Summary and book reviews of For the Benefit of Those Who See by Rosemary Mahoney

For the Benefit of Those Who See

Dispatches from the World of the Blind

by Rosemary Mahoney

For the Benefit of Those Who See
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    Readers' Opinion:

     Not Yet Rated
  • First Published:
    Jan 2014, 304 pages
    Paperback:
    Mar 2015, 320 pages

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Book Reviewed by:
Suzanne Reeder

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About this Book

Book Summary

Rosemary Mahoney tells the story of Braille Without Borders, the first school for the blind in Tibet, and of Sabriye Tenberken, the remarkable blind woman who founded the school.

In the tradition of Oliver Sacks's The Island of the Colorblind, Rosemary Mahoney tells the story of Braille Without Borders, the first school for the blind in Tibet, and of Sabriye Tenberken, the remarkable blind woman who founded the school. Fascinated and impressed by what she learned from the blind children of Tibet, Mahoney was moved to investigate further the cultural history of blindness. As part of her research, she spent three months teaching at Tenberken's international training center for blind adults in Kerala, India, an experience that reveals both the shocking oppression endured by the world's blind, as well as their great resilience, integrity, ingenuity, and strength.

By living among the blind, Rosemary Mahoney enables us to see them in fascinating close up, revealing their particular "quality of ease that seems to broadcast a fundamental connection to the world." Having read For The Benefit of Those Who See, you will never see the world in quite the same way again.

Vision

Not long ago I accompanied my boyfriend to Jerusalem for his laser eye surgery appointment. From Cyprus, where Aias lives, Israel is a forty-minute flight; you've hardly taken off from Larnaca's tiny airport before you're skidding to a landing again at Ben Gurion Airport in Tel Aviv. The surgery took place in the private clinic of an Israeli ophthalmologist of considerable reputation. This ophthalmologist doesn't smile much, but his mouth is slightly lopsided in a way that makes him look perpetually on the verge of a smile. He looks as though he is privately enjoying a mildly amusing joke, although after spending twenty minutes in his company one suspects there really is no joke, it's just the way his mouth is. He is short and stocky and neckless, and though his eyes are small and set close together, and though he doesn't truly smile, there is warmth in his face. He walks slumped a bit to the right, as if he has too much ballast in his starboard ...

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Reviews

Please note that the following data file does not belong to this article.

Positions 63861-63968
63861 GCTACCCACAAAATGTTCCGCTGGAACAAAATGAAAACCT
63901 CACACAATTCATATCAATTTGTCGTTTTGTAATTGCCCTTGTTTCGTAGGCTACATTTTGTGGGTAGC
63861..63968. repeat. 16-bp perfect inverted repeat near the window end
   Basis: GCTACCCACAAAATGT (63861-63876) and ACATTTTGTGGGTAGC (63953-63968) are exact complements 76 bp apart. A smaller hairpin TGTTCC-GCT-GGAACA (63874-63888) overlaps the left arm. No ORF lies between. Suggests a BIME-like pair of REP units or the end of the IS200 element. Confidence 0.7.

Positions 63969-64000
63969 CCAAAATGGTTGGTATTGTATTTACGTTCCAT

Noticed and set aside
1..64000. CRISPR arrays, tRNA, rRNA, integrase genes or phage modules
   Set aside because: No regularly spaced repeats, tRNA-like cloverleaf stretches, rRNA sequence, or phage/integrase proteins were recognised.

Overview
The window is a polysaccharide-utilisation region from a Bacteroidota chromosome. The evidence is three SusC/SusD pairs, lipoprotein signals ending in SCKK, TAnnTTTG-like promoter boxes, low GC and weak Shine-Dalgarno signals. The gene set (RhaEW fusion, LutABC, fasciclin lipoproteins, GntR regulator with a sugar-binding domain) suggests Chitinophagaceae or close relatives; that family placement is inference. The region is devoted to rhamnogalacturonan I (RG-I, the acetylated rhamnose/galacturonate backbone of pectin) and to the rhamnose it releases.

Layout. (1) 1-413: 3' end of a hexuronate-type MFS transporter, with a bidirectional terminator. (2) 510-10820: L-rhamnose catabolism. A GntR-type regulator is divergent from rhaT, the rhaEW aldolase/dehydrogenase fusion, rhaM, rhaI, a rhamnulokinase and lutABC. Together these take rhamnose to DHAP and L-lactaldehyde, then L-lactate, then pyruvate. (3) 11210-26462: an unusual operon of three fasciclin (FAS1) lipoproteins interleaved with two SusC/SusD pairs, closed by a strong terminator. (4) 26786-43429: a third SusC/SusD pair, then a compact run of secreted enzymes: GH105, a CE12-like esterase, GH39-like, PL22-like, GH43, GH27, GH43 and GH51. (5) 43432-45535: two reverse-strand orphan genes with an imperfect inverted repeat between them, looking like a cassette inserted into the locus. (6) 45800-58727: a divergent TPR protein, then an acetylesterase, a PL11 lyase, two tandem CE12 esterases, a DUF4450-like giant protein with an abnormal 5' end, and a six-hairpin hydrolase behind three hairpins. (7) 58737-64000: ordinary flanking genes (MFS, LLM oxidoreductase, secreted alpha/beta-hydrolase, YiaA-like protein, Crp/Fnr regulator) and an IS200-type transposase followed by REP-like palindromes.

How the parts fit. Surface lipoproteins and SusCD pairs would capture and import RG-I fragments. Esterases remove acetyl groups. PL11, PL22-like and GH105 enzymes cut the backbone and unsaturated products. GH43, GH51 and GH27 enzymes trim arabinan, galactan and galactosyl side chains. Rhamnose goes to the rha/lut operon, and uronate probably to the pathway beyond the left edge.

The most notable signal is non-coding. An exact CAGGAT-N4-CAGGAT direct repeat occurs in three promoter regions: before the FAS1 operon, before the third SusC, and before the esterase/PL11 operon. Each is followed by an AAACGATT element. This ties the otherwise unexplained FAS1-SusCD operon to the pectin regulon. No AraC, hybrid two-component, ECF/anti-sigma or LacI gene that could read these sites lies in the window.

BookBrowse Review

BookBrowse

For the Benefit of Those Who See is a compassionate, remarkable book that offers a rare and insightful look at blind culture. The history and stories Mahoney presents are often shocking and disturbing but also reflective of human dignity, intelligence, determination, and triumph.   (Reviewed by Suzanne Reeder).

Full Review Members Only (901 words).

Media Reviews

Publishers Weekly

...in time Mahoney becomes an exceptional translator for the blind, mediating for what she ends up seeing as two groups of the sighted: those who see with their eyes, and those who see with their minds.

Library Journal

This gracious book illuminates blind culture and teaches something of lifeways in Tibet, southern India, and sub-Saharan Africa. It should reach a wide general audience and may also bring readers to Tenberken's own work, My Path Leads to Tibet.

Kirkus Reviews

Starred Review. A spiritual odyssey into the world of the blind..A beautiful meditation on human nature.

Reader Reviews

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Beyond the Book

Sabriye Tenberken and Braille Without Borders

In her nonfiction book For the Benefit of Those Who See, Rosemary Mahoney recounts her experiences at Braille Without Borders, an international development organization that helps blind and partially sighted students gain independence, workplace skills, and professional training.

Founded in Lhasa, Tibet, the organization is the brainchild of Sabriye Tenberken. A German native, Tenberken was born with a degenerative disease of the retina and by age 12 was completely blind. Mahoney's book recalls some of Tenberken's experiences growing up. She felt patronized by her teachers and, by contrast, was ostracized and bullied by her classmates. For years she denied her blindness and even tried to hide it. "Not until I accepted my blindness," ...

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